Can Creative Product Placement Be A Win-Win?
[Guest post by Owen Katz, Senior Integrated Producer at]
“‘s new autobio-docu-blockbuster—screened on Sunday at SXSW—focuses on (himself and) product placement, advertising, and co-branding in entertainment. This plot-less, conflict-less picture shows him searching for, courting, and securing sponsors, then satisfying those contracts into the final piece. It all happens on camera—it’s like watching the pre-production meetings as part of the final edit.,”
The brands that joined with Spurlock (Mini, , , and others) are taking a risk here, since we know he can be a major nuisance to major brands—think the demonization of in “Super Size Me.” The brands acknowledge this, sometimes on camera, and dive head first into the experiment. This is an exercise in transparency, a trend in communications that brands are happy to be associated with. (Spurlock claimed to have called every ad agency and got only one answer, from Richard Kirshenbaum of kbs+p.)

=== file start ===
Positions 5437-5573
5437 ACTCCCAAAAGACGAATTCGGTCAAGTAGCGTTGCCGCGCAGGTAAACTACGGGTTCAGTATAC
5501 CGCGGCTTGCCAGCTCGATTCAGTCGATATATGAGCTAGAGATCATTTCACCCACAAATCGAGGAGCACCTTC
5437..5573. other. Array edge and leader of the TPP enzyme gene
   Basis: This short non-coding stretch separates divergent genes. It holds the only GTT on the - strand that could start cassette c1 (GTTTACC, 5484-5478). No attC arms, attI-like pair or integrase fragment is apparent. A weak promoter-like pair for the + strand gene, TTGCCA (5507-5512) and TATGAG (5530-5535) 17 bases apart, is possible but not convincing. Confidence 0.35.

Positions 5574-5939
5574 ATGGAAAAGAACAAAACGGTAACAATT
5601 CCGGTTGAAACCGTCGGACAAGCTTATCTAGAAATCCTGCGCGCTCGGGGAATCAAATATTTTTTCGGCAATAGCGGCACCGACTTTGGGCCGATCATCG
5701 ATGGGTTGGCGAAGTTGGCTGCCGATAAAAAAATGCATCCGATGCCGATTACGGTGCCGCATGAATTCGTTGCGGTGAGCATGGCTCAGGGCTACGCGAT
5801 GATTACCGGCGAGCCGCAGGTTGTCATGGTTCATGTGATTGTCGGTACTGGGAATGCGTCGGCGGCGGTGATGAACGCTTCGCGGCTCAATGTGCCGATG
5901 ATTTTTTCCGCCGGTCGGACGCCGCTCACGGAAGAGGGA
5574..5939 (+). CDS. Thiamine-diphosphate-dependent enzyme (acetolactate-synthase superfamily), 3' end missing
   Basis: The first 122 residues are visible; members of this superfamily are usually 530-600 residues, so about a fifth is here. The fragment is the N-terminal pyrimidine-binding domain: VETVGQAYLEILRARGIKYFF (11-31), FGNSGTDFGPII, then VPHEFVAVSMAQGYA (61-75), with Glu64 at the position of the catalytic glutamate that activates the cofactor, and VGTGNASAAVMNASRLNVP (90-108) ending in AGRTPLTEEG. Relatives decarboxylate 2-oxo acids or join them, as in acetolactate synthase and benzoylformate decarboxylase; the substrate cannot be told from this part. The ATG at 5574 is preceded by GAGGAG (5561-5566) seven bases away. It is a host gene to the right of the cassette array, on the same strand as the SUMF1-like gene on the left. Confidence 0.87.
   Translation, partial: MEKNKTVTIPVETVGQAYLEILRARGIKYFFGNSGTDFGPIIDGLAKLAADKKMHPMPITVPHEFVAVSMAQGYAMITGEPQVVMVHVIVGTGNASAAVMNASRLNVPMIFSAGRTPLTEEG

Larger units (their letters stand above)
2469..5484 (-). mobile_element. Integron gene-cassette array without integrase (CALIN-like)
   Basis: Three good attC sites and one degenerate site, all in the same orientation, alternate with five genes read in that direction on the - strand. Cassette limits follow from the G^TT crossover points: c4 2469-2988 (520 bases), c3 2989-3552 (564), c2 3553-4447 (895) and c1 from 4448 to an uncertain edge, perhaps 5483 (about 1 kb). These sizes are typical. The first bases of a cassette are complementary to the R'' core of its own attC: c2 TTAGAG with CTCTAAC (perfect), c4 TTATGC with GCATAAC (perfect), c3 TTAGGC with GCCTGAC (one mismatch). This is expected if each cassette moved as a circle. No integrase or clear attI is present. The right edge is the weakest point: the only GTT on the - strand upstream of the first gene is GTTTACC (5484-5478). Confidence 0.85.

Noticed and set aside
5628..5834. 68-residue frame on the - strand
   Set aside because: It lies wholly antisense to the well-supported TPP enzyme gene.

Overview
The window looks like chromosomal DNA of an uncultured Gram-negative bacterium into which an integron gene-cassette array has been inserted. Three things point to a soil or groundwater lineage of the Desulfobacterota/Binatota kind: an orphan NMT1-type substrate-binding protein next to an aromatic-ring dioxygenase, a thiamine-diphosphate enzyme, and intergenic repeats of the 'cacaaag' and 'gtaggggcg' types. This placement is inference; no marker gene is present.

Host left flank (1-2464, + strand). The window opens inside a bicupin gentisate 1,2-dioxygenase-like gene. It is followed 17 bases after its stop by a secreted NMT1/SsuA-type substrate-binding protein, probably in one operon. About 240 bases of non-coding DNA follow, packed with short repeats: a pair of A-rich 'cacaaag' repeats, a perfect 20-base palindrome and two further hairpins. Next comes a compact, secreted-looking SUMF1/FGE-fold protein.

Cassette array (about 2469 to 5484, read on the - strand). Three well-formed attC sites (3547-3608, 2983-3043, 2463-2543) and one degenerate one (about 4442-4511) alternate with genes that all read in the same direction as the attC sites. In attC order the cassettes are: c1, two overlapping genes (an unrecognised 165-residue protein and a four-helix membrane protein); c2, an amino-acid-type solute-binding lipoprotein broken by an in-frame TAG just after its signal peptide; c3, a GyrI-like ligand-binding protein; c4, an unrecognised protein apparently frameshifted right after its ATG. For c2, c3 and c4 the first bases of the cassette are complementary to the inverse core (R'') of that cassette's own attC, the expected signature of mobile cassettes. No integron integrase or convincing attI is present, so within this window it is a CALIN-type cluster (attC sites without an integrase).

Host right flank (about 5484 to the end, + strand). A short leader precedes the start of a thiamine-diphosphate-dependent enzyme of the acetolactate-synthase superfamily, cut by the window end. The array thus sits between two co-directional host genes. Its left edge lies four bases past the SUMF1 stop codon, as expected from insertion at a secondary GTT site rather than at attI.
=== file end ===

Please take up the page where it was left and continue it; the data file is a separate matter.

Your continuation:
Hopefully this experiment will challenge brands to demand more seamless integration of sponsorship into entertainment. What we see now is often clunky, contrived plot mentions or gaudy billboarding in branded content discussion (and Nike ad), “ gives us a bigger budget. Bigger budget means bigger explosions.”and movies. It could represent a win-win scenario for advertisers and content producers. As said in his
Spurlock raised the $1 million for production via sponsors, and as he said in the Q & A, “This will be the first major doc to be in profit upon release date.” And he defends this giddy self-exploitation: “I’m not selling out, I’m buying in.”